U.S. states that execute their citizens have had a tough time recently: International pharmaceutical companies have refused to supply the lethal chemicals needed to carry out executions, so some states have taken to mixing their own experimental cocktails. This has lead to some grisly results. For instance, in 2014, a botched execution procedure in Arizona left Joseph Rudolph gasping and snorting for two hours as he slowly died, thanks to an ineffective mix of Midazolam (a sedative), and hydromorphone (a narcotic).
Arizona has decided to take steps to avoid this nightmare in future. Has it abolished the death penalty? No. Instead, it has revised its procedure policies to permit death-row inmates to supply their own pentobarbital or sodium pentothal, in order to ensure an efficient death.
If, according to the execution procedure manual, “the inmate’s counsel or other third parties acting on behalf of the inmate’s counsel are able to obtain [from an approved source] the chemical pentobarbital [or sodium pentothal] in sufficient quantity and quality,” then it can be used for the scheduled execution. Luckily, the manual also provides tables detailing the amount of each drug needed to do the deed.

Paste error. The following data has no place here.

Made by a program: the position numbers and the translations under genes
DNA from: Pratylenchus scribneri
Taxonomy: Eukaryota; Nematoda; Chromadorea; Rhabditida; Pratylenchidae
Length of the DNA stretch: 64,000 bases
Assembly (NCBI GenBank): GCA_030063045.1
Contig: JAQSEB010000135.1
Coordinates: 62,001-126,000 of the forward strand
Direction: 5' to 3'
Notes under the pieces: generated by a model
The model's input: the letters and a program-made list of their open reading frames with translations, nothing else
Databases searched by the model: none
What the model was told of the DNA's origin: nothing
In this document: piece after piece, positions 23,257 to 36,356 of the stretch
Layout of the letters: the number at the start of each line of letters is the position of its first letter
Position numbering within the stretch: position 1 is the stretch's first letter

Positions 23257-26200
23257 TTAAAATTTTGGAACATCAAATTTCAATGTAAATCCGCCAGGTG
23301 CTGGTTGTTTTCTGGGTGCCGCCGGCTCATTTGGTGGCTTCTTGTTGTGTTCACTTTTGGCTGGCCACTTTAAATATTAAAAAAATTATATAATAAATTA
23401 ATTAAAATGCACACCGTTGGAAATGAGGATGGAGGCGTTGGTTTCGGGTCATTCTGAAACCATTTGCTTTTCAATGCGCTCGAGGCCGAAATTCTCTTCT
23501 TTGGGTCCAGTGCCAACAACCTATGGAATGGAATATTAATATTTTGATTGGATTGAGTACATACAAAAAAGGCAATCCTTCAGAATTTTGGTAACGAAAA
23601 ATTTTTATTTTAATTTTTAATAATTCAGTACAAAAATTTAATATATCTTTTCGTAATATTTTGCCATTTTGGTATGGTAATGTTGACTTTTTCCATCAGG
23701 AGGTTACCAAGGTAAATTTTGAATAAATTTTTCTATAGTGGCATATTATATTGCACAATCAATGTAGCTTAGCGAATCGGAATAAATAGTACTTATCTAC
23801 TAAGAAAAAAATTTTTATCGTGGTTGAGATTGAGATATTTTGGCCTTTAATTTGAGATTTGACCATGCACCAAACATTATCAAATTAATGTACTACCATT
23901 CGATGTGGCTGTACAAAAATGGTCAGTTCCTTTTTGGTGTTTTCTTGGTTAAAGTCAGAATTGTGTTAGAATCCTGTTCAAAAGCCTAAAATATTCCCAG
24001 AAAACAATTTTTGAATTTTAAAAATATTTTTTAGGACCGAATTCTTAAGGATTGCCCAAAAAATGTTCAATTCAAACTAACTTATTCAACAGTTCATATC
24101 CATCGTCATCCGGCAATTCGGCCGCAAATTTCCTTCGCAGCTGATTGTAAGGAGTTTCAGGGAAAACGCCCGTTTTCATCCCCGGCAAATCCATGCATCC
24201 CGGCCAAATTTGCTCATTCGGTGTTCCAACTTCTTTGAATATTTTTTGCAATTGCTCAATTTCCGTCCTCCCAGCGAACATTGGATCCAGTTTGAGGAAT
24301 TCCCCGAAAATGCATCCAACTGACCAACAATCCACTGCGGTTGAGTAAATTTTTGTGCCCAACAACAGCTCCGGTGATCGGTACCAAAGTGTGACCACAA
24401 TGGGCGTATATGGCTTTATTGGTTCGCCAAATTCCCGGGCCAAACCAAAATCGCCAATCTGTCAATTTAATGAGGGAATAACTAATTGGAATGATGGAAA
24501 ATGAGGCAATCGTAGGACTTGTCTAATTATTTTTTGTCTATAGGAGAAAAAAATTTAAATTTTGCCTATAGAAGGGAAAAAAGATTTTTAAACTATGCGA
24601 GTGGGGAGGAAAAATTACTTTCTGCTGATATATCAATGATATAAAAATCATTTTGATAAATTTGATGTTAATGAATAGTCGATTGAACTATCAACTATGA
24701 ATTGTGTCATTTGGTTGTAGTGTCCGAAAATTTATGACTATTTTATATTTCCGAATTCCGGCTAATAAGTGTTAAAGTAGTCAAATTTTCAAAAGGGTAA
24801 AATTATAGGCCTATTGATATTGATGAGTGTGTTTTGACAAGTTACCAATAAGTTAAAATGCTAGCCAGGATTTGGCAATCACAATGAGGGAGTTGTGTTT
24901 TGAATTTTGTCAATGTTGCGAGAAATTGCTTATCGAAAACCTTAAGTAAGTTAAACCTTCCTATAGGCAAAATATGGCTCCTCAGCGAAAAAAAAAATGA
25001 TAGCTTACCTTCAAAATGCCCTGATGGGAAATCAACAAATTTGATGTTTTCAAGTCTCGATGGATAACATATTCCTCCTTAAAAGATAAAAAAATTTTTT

But Arizona might be finding itself on the wrong side of the law. Speaking on CBC Radio’s As It Happens show, Arizona assistant federal public defender Dale Baich said that he was “flabbergasted” at the news. Baich said that it is both unethical and illegal: A lawyer, Baich added, has a duty to protect their client, not to participate in the client’s execution. “If a state wants to have the death penalty, it has the duty to figure out how to do it constitutionally,” said Baich. “The state cannot pass its obligation on to the condemned prisoner or the condemned prisoner’s lawyer.”
Moral issues aside, Baich pointed out that the whole policy is logistically unsound. “It’s illegal and impossible for me as a lawyer to go out and purchase drugs, and then turn those drugs over to the Department of Corrections to be used for an execution,” he said.
State-sanctioned execution is already primitive enough, but when the state doesn’t even have the means or the expertise to carry out that execution properly, the answer isn’t to ask the subject to supply the means of their own death. The answer is to question if the death penalty has a future in a country that claims to be civilized.